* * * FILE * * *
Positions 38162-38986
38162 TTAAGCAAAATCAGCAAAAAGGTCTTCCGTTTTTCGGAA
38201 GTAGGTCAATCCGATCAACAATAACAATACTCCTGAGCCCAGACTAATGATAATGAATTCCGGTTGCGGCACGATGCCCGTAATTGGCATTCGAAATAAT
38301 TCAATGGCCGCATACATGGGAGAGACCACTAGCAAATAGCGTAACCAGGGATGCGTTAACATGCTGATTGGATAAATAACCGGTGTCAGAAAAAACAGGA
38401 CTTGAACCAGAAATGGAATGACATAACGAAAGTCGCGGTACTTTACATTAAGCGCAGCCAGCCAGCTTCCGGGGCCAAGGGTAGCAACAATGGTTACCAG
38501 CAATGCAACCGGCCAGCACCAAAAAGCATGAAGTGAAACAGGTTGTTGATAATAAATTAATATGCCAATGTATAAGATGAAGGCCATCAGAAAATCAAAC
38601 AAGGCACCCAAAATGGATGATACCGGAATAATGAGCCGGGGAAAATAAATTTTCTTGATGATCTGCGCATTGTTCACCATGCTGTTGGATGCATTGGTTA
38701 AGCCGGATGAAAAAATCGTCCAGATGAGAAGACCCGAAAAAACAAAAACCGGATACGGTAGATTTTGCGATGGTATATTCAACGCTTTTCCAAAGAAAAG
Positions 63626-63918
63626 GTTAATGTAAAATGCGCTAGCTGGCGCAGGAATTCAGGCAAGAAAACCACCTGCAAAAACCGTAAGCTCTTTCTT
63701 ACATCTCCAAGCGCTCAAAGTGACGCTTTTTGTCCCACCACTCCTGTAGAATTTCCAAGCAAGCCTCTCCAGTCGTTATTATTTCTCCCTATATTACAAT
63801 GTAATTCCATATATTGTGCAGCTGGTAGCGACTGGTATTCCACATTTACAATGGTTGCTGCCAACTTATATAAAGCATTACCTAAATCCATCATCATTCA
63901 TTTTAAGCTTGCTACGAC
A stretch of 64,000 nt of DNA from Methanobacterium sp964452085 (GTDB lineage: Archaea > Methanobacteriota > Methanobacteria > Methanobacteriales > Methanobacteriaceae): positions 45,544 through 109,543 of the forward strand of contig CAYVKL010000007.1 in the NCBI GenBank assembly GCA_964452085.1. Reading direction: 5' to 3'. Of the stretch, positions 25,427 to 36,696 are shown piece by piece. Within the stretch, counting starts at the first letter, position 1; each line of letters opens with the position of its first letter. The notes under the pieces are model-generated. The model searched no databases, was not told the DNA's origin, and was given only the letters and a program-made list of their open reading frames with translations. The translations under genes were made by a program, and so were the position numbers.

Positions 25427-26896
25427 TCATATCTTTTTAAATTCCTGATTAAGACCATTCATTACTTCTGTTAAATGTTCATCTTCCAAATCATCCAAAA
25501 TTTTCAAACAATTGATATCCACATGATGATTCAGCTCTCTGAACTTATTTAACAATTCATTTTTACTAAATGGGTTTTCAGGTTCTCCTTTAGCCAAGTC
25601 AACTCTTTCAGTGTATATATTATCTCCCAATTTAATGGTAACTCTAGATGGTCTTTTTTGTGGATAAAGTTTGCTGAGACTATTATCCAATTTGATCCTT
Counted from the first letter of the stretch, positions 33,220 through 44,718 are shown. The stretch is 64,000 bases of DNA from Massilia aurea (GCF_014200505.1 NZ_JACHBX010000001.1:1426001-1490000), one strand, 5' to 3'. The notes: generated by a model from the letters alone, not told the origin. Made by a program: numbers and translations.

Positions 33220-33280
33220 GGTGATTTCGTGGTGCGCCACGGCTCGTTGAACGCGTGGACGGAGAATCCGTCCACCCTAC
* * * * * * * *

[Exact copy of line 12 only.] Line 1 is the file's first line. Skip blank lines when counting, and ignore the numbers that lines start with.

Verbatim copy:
63801 GTAATTCCATATATTGTGCAGCTGGTAGCGACTGGTATTCCACATTTACAATGGTTGCTGCCAACTTATATAAAGCATTACCTAAATCCATCATCATTCA